State Treasurer Gina Raimondo is throwing cold water on a plan advanced by Frank Caprio, the man who wants her job.
Caprio has proposed reducing pension fund investment fees and funneling that money back into cost of living increases for teachers and public employees. Their pensions were frozen in 2011 as part of a package of legislative reforms to shore up the ailing pension system.
It’s official. Former state treasurer Frank Caprio is running for his old job. And he’ll be running as a member of his old party.
After disaffiliating from the Democratic Party and toying with the idea of running as a Republican, Frank Caprio has decided to run for his old job as general treasurer as a Democrat. Announcing his candidacy at a Federal Hill pizzeria, he explained his reasoning.
David Caprio warmed to the task of scorning Republicans following his unanimous election Thursday night as the new chairman of the Rhode Island Democratic Party. Speaking before a few hundred party insiders at the Portuguese Club in Cranston, he offered a series of comparison-contrast points to highlight how, as he described it, Democrats remain the party of working families.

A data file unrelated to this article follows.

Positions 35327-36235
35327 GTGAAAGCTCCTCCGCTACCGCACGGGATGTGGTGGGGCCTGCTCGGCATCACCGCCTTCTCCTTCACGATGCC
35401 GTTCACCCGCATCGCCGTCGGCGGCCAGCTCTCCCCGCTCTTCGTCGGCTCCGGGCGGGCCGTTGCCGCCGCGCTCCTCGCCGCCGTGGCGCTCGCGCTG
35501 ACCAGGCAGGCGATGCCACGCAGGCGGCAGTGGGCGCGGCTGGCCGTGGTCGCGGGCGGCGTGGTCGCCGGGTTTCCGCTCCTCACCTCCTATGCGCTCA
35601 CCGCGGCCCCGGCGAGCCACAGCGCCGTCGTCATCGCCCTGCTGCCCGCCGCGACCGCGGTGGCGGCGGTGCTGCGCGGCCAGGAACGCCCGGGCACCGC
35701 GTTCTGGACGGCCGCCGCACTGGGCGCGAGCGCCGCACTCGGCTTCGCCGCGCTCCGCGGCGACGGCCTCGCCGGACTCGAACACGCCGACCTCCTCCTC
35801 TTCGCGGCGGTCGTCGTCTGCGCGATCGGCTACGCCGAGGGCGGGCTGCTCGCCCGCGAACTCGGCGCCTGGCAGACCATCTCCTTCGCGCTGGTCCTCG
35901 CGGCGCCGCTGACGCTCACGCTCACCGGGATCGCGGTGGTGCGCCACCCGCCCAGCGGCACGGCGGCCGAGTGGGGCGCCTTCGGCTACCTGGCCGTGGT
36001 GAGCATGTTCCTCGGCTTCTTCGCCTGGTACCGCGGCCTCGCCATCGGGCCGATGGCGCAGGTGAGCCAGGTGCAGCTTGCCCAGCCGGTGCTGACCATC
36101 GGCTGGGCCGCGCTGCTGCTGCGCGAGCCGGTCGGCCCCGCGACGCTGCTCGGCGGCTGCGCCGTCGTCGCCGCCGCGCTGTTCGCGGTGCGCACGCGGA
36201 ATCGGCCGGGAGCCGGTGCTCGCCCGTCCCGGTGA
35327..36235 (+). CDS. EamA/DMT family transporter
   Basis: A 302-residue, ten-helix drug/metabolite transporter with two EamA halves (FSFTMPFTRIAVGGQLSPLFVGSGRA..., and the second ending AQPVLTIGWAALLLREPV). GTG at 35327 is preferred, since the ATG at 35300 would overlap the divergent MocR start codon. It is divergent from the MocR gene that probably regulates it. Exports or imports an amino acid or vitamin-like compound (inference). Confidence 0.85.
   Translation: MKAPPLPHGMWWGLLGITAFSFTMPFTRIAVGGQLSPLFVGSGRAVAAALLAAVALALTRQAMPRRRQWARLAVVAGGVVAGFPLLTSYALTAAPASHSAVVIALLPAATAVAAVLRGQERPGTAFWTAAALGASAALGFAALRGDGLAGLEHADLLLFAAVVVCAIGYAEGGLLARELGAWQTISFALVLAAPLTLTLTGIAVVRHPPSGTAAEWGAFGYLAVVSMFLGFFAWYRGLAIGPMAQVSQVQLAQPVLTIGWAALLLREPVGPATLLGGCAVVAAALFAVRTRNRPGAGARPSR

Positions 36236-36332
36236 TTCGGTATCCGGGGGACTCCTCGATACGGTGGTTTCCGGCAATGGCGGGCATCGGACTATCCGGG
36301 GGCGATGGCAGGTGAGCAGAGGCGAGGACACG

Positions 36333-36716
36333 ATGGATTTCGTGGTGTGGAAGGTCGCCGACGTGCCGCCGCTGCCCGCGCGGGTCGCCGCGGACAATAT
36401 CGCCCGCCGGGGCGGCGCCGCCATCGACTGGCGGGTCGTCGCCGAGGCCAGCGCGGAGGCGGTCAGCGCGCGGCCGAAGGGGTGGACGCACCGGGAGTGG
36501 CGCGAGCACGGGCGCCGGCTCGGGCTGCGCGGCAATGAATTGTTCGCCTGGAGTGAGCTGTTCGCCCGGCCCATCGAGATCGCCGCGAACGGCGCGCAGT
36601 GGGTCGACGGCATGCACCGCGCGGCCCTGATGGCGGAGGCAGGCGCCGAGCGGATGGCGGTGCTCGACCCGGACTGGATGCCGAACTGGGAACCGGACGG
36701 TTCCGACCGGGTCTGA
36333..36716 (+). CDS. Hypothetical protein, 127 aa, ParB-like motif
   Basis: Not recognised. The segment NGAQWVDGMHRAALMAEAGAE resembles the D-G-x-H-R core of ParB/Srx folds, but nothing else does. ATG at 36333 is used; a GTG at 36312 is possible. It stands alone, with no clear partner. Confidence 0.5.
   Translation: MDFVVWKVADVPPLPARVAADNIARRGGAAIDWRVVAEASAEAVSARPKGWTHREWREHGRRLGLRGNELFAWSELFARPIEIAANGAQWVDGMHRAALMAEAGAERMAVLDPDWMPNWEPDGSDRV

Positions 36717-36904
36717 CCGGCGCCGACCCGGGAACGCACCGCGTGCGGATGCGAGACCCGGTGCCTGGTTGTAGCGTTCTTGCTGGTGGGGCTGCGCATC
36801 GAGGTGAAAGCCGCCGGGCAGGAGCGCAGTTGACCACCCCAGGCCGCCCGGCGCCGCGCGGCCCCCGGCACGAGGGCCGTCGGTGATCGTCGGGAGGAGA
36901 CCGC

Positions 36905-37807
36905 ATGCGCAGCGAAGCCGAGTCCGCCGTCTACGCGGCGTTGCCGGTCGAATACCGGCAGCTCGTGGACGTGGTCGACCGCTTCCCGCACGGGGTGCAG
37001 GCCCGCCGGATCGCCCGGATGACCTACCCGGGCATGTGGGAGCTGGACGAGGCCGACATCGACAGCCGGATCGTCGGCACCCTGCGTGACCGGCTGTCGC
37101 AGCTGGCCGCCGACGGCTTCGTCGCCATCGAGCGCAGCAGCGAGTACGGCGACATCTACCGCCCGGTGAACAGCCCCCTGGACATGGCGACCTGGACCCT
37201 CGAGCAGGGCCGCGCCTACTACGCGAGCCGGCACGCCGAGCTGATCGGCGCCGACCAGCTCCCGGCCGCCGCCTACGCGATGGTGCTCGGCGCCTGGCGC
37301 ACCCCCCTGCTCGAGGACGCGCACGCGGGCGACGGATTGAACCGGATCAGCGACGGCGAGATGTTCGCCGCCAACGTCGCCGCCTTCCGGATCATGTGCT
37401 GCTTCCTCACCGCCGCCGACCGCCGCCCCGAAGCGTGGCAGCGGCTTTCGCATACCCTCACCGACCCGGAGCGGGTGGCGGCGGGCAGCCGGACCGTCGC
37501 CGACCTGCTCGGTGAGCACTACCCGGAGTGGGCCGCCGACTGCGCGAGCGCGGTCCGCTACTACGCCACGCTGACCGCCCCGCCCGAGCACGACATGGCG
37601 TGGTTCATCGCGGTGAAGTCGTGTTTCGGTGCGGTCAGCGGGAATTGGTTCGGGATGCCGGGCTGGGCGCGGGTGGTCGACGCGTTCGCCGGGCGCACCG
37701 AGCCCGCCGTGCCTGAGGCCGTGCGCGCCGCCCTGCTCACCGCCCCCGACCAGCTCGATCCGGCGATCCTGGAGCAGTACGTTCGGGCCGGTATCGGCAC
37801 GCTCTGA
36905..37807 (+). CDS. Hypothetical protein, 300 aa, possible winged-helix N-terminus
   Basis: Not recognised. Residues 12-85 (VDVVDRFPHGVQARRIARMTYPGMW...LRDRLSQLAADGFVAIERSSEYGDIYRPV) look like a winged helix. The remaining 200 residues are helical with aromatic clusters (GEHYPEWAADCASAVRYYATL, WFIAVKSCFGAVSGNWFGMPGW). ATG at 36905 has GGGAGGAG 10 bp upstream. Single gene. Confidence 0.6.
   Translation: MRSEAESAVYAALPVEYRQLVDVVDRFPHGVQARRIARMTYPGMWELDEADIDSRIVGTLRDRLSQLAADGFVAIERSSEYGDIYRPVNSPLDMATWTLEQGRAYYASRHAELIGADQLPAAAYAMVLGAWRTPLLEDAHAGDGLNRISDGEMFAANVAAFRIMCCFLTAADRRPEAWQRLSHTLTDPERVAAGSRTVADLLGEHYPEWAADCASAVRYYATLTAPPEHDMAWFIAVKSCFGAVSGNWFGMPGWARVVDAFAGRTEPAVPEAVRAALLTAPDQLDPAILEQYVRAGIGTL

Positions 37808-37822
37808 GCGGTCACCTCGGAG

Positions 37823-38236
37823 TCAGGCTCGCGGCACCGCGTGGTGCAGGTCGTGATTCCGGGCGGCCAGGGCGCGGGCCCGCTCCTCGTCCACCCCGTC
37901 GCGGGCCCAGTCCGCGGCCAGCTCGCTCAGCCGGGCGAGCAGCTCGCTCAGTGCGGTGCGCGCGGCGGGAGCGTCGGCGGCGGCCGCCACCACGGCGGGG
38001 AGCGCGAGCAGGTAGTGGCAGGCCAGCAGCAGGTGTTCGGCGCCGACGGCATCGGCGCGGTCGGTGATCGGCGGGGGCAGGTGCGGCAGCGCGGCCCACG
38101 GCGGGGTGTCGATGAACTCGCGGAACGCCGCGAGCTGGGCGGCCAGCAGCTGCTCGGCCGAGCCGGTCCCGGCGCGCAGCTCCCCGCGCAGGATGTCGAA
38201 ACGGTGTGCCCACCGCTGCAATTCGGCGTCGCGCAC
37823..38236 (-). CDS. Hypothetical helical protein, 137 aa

RIPR has learned that former state representative David Caprio has been selected to be the new chairman of the Rhode Island Democratic Party.
Larry Berman, spokesman for House Speaker Gordon Fox, says Fox is recommending Caprio for the position and will place his name in nomination during an October 3 Democratic State Committee meeting at the Portuguese Club in Cranston. "It is up to the committee" to select Caprio, Berman said. Asked if there will be any other candidates for state party chair, Berman said, "Not that we've heard."
Democratic candidate for treasurer Ernest Almonte joins the Roundtable to discuss lingering questions about 38 Studios; the state pension fund's stake in hedge funds; and how John Robitaille could remake the GOP field for governor in 2014.
Pablo Rodriguez joins the Roundtable this week as we discuss the 2014 race for treasurer; Governor Lincoln Chafee's recent judicial nominations; lower-than-expected state revenues; and the trio of controversies facing President Obama.